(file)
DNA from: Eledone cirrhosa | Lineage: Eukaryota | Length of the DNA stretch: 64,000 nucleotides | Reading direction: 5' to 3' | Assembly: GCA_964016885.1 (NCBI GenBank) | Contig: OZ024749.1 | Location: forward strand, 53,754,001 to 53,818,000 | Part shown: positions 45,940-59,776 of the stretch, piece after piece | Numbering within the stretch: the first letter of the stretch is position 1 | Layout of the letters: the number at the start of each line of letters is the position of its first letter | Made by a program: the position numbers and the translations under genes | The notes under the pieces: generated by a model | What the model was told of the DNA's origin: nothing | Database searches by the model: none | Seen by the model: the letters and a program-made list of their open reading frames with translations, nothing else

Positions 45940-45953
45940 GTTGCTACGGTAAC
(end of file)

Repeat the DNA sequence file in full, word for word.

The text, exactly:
DNA from: Eledone cirrhosa | Lineage: Eukaryota | Length of the DNA stretch: 64,000 nucleotides | Reading direction: 5' to 3' | Assembly: GCA_964016885.1 (NCBI GenBank) | Contig: OZ024749.1 | Location: forward strand, 53,754,001 to 53,818,000 | Part shown: positions 45,940-59,776 of the stretch, piece after piece | Numbering within the stretch: the first letter of the stretch is position 1 | Layout of the letters: the number at the start of each line of letters is the position of its first letter | Made by a program: the position numbers and the translations under genes | The notes under the pieces: generated by a model | What the model was told of the DNA's origin: nothing | Database searches by the model: none | Seen by the model: the letters and a program-made list of their open reading frames with translations, nothing else

Positions 45940-45953
45940 GTTGCTACGGTAAC